Can an insurer insist on a deed of indemnity from a builder/developer when granting building warranty insurance? In this case, Allianz agreed to issue home building insurance to Avcon Constructions only if the directors of Avcon executed deeds of indemnity in its favour. When a claim was brought under the policy for building defects, Allianz settled the claim and brought proceedings against the directors to enforce the indemnity and recover the amount of the settlement sum plus legal costs and interest.

The court awarded Allianz $1.8 million, rejecting the directors’ argument that the insistence on the deeds of indemnity was unconscionable conduct under Trade Practices Act 1974 (Cth) ss 51AA or 51AC. The deeds were held to be reasonably necessary to protect the commercial interests of Allianz in circumstances where it was faced with an insurance application from an inexperienced builder/developer, and where there was evidence that the insistence was based on reasonable financial concerns. The decision contains a useful discussion of the concept of unconscionable conduct, as well as the Home Building Act 1989 (NSW). It indicates that where an insurer requires a deed of indemnity before it will issue insurance, an inequality of bargaining power between the parties will not necessarily make the insurer’s conduct unconscionable.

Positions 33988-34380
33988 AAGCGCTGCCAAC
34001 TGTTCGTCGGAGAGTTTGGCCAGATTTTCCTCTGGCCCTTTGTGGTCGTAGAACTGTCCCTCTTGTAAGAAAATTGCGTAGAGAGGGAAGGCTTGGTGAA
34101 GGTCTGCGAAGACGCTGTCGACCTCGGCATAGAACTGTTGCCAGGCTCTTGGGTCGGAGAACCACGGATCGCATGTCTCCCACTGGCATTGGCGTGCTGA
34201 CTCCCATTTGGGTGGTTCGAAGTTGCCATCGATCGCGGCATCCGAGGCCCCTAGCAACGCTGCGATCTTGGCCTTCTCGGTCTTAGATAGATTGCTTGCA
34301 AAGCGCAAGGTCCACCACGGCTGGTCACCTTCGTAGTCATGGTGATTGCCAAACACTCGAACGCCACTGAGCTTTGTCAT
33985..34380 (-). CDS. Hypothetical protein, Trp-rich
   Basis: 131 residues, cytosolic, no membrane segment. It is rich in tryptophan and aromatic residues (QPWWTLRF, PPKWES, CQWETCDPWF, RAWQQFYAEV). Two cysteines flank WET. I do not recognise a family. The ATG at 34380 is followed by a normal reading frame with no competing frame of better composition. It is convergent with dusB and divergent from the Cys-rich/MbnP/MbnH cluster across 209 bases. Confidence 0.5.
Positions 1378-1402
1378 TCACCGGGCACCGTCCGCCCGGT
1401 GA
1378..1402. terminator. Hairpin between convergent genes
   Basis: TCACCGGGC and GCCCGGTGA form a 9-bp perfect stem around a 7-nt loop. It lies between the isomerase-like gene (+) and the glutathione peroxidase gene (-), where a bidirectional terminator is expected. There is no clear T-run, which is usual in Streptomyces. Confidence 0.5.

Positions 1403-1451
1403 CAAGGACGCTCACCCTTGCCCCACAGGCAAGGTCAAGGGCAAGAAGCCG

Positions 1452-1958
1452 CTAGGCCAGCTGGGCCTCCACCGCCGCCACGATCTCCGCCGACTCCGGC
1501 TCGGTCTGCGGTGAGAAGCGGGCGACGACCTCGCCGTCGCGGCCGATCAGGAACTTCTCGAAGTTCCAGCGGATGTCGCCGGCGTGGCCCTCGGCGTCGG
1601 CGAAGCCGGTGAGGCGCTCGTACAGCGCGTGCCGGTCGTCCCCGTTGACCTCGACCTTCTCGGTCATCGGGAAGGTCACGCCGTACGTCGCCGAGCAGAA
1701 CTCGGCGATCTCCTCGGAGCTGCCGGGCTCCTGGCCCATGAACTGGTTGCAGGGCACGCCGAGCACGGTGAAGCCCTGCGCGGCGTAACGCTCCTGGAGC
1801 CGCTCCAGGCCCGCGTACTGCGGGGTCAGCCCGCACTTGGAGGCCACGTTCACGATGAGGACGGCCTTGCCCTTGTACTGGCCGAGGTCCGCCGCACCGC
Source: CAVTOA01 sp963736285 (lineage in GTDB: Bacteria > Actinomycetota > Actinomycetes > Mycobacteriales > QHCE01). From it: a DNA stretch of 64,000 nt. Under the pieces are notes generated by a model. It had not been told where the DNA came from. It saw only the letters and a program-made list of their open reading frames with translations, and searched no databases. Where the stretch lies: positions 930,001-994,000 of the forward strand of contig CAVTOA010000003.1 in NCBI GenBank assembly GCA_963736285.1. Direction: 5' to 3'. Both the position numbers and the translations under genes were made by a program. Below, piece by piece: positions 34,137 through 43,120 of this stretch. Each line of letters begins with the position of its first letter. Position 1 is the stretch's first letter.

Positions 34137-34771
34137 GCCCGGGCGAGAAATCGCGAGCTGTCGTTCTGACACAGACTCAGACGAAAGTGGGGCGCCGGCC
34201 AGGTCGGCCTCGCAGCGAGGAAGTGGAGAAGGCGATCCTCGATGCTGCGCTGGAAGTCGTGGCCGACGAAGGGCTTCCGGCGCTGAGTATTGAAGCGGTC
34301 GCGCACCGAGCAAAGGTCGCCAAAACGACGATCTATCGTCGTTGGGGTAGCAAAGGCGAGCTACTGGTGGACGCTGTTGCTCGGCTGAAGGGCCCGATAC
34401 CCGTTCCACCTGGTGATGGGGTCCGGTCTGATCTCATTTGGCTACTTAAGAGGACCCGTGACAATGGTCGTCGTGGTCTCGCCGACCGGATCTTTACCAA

An appeal against this decision was dismissed (see Vitale v Allianz Australia Insurance Limited [2014] NSWCA 358).

You can access the reasons for judgment here.